Improving health for mothers and children in South Asia

04/01/04

Maternal and child health, BMJ Vol 328, pp 816-9. Effect of maternal mental health on infant growth in low income countries, BMJ Vol 328 pp 820-3. Integrating healthcare for mothers and children in refugee camps and at direct level BMJ Vol 328 pp 834-6

What can be done to improve the health of mothers and children in South Asia? Several articles in this week's BMJ review the evidence and suggest interventions that may make a difference.

A third of the world's child deaths occur in South Asia. The region is also home to more than half of all the underweight children in the world, and maternal death rates are high.

Female illiteracy, poverty, and lack of empowerment of women are major barriers to improvement, say doctors. Yet, they show how substantial improvements have been achieved in some places by focusing resources on low cost primary care strategies and tackling socioeconomic issues.

A second article reveals that high levels of postnatal depression among South Asian women are affecting their children's health and development.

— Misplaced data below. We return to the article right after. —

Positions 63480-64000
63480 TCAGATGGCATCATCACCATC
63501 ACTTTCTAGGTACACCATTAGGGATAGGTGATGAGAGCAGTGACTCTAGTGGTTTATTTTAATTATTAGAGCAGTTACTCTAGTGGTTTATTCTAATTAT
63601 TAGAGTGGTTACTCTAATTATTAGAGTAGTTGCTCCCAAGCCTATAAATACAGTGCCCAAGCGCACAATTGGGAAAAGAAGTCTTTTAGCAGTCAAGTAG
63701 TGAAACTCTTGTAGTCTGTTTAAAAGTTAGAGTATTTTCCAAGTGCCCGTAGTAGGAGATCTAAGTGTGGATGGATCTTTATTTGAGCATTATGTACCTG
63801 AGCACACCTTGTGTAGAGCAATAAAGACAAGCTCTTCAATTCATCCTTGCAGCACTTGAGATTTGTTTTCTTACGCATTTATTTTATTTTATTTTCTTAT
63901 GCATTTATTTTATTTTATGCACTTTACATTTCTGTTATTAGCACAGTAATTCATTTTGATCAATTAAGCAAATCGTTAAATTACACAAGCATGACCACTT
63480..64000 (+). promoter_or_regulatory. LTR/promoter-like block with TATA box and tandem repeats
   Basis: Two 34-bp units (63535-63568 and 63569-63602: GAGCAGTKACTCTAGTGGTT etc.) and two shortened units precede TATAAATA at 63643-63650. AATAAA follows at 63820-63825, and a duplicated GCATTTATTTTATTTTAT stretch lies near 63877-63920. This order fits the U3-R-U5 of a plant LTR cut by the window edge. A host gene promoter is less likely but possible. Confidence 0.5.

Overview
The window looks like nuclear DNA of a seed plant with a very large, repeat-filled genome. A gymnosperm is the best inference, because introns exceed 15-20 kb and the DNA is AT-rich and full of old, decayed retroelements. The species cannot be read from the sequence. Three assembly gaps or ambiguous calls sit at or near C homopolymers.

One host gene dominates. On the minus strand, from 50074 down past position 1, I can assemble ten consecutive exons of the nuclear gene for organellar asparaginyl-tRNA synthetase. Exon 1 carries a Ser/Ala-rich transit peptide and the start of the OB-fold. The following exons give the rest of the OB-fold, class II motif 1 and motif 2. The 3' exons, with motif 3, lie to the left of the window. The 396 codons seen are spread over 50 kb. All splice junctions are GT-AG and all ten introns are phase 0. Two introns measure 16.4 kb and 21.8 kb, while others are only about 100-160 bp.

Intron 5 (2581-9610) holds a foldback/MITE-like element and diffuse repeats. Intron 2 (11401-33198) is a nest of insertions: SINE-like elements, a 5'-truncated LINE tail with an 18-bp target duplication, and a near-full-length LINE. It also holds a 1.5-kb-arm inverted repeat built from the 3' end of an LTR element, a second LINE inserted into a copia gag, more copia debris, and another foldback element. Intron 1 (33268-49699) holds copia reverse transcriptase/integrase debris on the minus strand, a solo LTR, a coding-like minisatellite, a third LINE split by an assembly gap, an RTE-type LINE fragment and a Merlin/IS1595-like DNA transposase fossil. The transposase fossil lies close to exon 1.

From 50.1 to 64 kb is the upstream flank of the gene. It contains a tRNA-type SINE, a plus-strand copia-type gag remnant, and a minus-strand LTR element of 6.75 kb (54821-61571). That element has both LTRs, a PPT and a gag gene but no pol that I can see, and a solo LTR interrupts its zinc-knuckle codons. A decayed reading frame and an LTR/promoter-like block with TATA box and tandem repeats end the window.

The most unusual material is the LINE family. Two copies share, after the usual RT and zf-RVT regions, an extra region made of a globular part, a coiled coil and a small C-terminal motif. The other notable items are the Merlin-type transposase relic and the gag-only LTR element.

The authors suggest that not only will nutritional programmes need to be strengthened to ensure that poor children and their mothers have access to an adequate diet, but interventions for preventing and treating postnatal depression may be required.

In the final article on this topic, researchers argue that health care for mothers and children is seriously inadequate, both in refugee camps and in the government hospitals of most poorly resourced countries. They call for the urgent integration of hospital and home based health care.

Source: Eurekalert & others

Last reviewed: By John M. Grohol, Psy.D. on 21 Feb 2009
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